When you're ready to buy bedroom furniture, start out with a floor plan and a measured drawing of the space. Furniture should fit the room it lives and this is particularly true for bedroom furniture. Don't choose a heavy, large bed and dresser for a small bedroom. If the ceiling is high, a tall headboard will help to visibly bring it down to size.

In newer construction, drywall is normally hollow and supported by vertical 2x 4 wood beams (studs) that are 16” apart. If your bed is set up on a non-exterior wall, use a stud finder to mark where your bed’s wood wall beams are and cut out an alcove. Your new alcove may not be incredibly deep, but it may be all you need for small necessities like an alarm clock or some personal items.
A bedroom in a sunny Brooklyn, New York apartment featured on Homepolish gets a soft rustic vibe courtesy of flea market finds. Storied pieces like the painted wood headboard and old pastoral painting add charming appeal. Mismatched end tables are a homey touch that builds one of a kind character. An assortment of embellishments like the books and short sprigs of lavender create a lived-in look that does not feel cluttered. 

Instead of bold primary colors, choose soothing shades and a restful palette of monochromatic tones. Remember color theory: gentle hues of blue, lavender, or green are considered calm and serene. Rich jewel-toned hues help set the mood of coziness and comfort. These might include toasty browns, deep pomegranate, or topaz. Use toned-down versions of your favorite colors in the bedroom." That might mean choosing mauve instead of eggplant, or pumpkin instead of tangerine.
To be completely honest, I was a sceptic about the whole “curtains are necessary” thing. In our last bedroom, we had cellular shades, and I never ended up hanging curtains. I didn’t get what the big deal was. In this bedroom, we do plan on adding cellular shades as well, but now I know that curtains do SO much more for a space rather than just blocking light or adding privacy.

Sharrah is a DIY home decor and style expert. Taking after her mother, interior designer extraordinaire Rebecca Robeson from Robeson Design, Sharrah creates new videos every week on ways to improve your bedroom, bathroom, living room, or studio space on a budget! As a fashion blogger and as the daughter of an interior designer, Sharrah is passionate about creating beauty and style in daily outfits and in all environments. After just getting married in 2016, Sharrah and her husband Tyler and their adorable puppy labradoodle Scout are kicking off the year with fun, fresh videos about their new life in their SMALL apartment in LA!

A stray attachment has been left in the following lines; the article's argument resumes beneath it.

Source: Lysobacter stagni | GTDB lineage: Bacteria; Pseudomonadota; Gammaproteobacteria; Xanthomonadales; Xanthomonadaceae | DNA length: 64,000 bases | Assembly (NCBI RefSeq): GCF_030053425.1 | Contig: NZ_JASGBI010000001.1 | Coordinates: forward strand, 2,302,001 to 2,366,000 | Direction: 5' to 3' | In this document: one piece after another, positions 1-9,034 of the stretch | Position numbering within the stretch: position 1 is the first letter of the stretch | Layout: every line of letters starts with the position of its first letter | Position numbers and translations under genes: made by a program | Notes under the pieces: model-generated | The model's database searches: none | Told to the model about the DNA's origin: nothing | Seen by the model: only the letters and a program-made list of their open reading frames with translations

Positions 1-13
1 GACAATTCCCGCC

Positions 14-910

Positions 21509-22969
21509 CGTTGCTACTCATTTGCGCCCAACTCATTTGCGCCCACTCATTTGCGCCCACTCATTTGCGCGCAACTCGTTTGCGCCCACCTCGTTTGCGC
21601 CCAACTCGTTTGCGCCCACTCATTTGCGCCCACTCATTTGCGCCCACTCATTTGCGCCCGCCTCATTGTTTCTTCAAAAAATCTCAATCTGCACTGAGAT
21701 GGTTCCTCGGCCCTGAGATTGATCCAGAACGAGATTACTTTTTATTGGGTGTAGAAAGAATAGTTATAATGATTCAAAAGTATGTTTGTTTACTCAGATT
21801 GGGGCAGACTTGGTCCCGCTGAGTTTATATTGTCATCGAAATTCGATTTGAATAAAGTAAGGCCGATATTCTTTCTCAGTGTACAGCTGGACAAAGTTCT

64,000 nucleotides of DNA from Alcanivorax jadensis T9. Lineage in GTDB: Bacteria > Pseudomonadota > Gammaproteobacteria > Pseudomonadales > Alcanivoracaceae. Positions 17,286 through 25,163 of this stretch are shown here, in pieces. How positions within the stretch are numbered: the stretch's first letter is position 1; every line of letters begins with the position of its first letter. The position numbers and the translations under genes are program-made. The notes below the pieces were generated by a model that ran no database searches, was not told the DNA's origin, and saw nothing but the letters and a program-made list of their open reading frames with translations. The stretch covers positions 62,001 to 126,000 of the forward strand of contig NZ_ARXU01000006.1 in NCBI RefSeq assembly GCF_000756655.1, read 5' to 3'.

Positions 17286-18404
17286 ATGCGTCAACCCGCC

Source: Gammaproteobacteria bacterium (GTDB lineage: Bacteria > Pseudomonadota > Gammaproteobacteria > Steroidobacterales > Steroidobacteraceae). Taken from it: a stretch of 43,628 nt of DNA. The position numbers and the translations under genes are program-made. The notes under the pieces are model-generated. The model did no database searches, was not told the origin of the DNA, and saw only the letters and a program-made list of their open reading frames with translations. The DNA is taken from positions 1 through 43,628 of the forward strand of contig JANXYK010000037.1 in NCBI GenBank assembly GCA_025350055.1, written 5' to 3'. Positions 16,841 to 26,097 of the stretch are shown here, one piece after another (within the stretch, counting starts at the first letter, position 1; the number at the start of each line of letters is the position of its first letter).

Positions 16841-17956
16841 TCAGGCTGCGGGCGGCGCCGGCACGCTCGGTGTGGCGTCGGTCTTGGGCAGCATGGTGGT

In this bedroom designed by Hecker Guthrie, there are so many fun texture moments happening. It inspires us to embrace architectural quirks and existing bones rather than trying to hide them. If you don't have exposed brick or stone walls, look for furniture and decor items that feature natural materials. Then warm things up with layers of cozy linens.
Out of every space in a home, your bedroom is without a doubt the most personal. Even though it's an area many of your guests may never actually see, it still deserves a great deal of attention. It's where you recharge, reflect on the day, and even spend time reading a book, so it only makes sense for it to feature the right color palette and furnishings. And let’s not forget that it also has to showcase your design style accurately and complement the overall aesthetic that’s reflected in other areas of your home.
Although the words "contemporary" and "modern" are often used interchangeably, they are not the same. Modern refers to a specific decorating style that first arose in the 1920s and became extremely popular as it modified into mid-century modern during the 1950s and 1960s. Contemporary refers to the popular decorating styles at any given time. As mid-century modern is currently very contemporary, the words have become synonymous.
It doesn't have to be an entire étagère-full, but a cluster of pieces that make you smile will go a long way in making a bedroom feel just right, as with this bedroom in a Greenwich Village penthouse, featuring antique French linens, a 19th-century Indian lantern, and plenty of paintings collected over the years. Bonus: This is also a great way to incorporate pieces you've acquired over time but can't quite figure out where to put them.
In newer construction, drywall is normally hollow and supported by vertical 2x 4 wood beams (studs) that are 16” apart. If your bed is set up on a non-exterior wall, use a stud finder to mark where your bed’s wood wall beams are and cut out an alcove. Your new alcove may not be incredibly deep, but it may be all you need for small necessities like an alarm clock or some personal items.
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